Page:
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CLASSIFICATION OF THE GENUS ISHIGE (ISHIGEALES, PHAEOPHYCEAE) IN THE NORTH PACIFIC OCEAN WITH RECOGNITION OF ISHIGE FOLIACEA BASED ON PLASTID rbcl AND MITOCHONDRIAL cox3 GENE SEQUENCES
- Lee, Kyung Min, Boo, Ga Hun, Riosmena-Rodriguez, Rafael, Shin, Jong-Ahm, Boo, Sung Min
- Journal of phycology 2009 v.45 no.4 pp. 906-913
- Ishige, biogeography, cortex, genes, herbaria, hyphae, lectotypes, nucleotide sequences, ribulose-bisphosphate carboxylase, thallus, Gulf of California, Japan, Korean Peninsula, Pacific Ocean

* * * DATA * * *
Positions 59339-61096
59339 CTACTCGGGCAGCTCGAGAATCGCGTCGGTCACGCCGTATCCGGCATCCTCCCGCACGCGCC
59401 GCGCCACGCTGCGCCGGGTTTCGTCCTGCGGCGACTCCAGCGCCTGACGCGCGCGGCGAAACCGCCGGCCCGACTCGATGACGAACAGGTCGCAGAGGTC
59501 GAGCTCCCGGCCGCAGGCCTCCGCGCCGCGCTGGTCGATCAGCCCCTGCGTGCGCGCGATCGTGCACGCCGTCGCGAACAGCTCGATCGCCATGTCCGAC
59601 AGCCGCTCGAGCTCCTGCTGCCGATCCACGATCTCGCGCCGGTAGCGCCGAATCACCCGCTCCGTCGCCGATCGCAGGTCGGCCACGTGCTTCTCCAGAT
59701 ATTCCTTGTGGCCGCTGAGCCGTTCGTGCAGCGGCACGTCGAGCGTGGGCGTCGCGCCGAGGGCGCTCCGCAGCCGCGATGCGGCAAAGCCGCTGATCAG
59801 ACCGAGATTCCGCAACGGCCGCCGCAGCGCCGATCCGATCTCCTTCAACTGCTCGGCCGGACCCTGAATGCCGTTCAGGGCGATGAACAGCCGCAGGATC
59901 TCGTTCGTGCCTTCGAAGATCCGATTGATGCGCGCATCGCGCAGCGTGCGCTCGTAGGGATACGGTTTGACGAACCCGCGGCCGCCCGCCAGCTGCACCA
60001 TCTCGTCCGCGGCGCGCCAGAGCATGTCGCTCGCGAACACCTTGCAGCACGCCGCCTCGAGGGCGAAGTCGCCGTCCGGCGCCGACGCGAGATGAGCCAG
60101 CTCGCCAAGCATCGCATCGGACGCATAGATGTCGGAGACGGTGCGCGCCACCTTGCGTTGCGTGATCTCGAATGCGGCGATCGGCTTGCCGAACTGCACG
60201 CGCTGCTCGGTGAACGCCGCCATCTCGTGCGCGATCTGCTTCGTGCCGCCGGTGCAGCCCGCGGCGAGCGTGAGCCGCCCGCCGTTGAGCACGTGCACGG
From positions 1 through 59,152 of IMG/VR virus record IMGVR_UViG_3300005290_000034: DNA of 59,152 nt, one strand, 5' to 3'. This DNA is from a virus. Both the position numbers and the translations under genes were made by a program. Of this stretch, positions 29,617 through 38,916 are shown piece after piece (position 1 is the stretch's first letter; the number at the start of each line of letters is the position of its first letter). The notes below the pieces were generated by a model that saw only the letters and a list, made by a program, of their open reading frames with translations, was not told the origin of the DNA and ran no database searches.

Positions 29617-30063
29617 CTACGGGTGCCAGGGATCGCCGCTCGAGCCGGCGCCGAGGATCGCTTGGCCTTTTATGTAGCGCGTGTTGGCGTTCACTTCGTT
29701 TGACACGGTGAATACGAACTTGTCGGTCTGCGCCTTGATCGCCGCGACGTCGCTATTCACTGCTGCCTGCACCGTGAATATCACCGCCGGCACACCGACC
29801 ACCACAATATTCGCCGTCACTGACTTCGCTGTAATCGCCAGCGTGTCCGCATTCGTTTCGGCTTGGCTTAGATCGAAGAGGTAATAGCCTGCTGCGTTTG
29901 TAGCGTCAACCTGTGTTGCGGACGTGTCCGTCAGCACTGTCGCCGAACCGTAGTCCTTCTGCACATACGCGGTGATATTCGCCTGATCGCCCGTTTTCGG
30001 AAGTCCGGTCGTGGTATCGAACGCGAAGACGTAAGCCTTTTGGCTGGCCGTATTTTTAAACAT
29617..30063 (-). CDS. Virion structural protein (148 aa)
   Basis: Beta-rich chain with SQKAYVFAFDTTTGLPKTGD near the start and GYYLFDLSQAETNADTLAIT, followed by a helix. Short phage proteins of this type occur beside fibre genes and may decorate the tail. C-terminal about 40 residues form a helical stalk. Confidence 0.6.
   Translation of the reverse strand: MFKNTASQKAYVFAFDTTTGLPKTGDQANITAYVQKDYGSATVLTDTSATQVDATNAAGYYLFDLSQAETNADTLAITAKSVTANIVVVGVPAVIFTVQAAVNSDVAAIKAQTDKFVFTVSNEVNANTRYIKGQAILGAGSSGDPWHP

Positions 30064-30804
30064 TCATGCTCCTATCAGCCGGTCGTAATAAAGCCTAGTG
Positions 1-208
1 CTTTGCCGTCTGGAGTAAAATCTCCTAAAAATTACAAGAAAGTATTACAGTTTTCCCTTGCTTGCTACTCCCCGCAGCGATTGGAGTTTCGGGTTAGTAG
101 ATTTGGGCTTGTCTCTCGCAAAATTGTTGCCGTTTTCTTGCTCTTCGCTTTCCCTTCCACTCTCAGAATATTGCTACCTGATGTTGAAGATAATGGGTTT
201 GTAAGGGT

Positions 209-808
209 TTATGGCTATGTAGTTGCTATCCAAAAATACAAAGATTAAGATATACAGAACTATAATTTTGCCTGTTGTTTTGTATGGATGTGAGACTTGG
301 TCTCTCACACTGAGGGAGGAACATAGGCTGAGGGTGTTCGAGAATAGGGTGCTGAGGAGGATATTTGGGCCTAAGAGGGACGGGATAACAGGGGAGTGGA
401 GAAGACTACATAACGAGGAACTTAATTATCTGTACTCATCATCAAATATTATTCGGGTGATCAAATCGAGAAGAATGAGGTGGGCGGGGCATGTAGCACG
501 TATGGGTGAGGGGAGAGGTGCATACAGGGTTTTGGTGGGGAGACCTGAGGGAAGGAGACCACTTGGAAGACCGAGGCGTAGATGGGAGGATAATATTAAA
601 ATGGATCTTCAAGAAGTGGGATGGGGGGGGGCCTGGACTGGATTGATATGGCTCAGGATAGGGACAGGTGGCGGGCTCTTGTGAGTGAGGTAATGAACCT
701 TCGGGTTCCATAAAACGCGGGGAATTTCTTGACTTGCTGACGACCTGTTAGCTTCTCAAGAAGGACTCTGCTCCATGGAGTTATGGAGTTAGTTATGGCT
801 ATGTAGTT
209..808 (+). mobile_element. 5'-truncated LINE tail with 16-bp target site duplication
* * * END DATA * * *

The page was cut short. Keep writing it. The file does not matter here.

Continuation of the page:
- The taxonomy and biogeography of a genus with species that occur in geographically isolated regions is interesting. The brown algal genus Ishige Yendo is a good example, with species that apparently inhabit warm regions of both the northwestern and northeastern Pacific Ocean. We determined the sequences of mitochondrial cox3 and plastid rbcL genes from specimens of the genus collected over its distributional range. Analyses of the 86 cox3 and 97 rbcL sequences resulted in congruent trees in which Ishige sinicola (Setch. et N. L. Gardner) Chihara consisted of two distinct clades: one comprising samples from Korea and Japan, and the other comprising samples from the Gulf of California. Additional observations of the morphology and anatomy of the specimens agree with the molecular data. On the basis of results, we reinstated Ishige foliacea S. Okamura (considered a synonym of I. sinicola from the Gulf of California) for plants from the northwest Pacific region and designated a specimen in the Yendo Herbarium (SAP) as the lectotype. I. foliacea is distinguished by large (up to 20 cm) and wide (up to 20 mm) thalli, with a cortex of 4-7 cells, and a medulla composed of long, tangled hyphal cells. Both cox3 and rbcL sequence data strongly support the sister-area relationship between the northwest Pacific region and the Gulf of California. A likely explanation for this pattern would be the presence of a species ancestral to contemporary species of Ishige in both regions during the paleogeological period, with descendants later isolated by distance.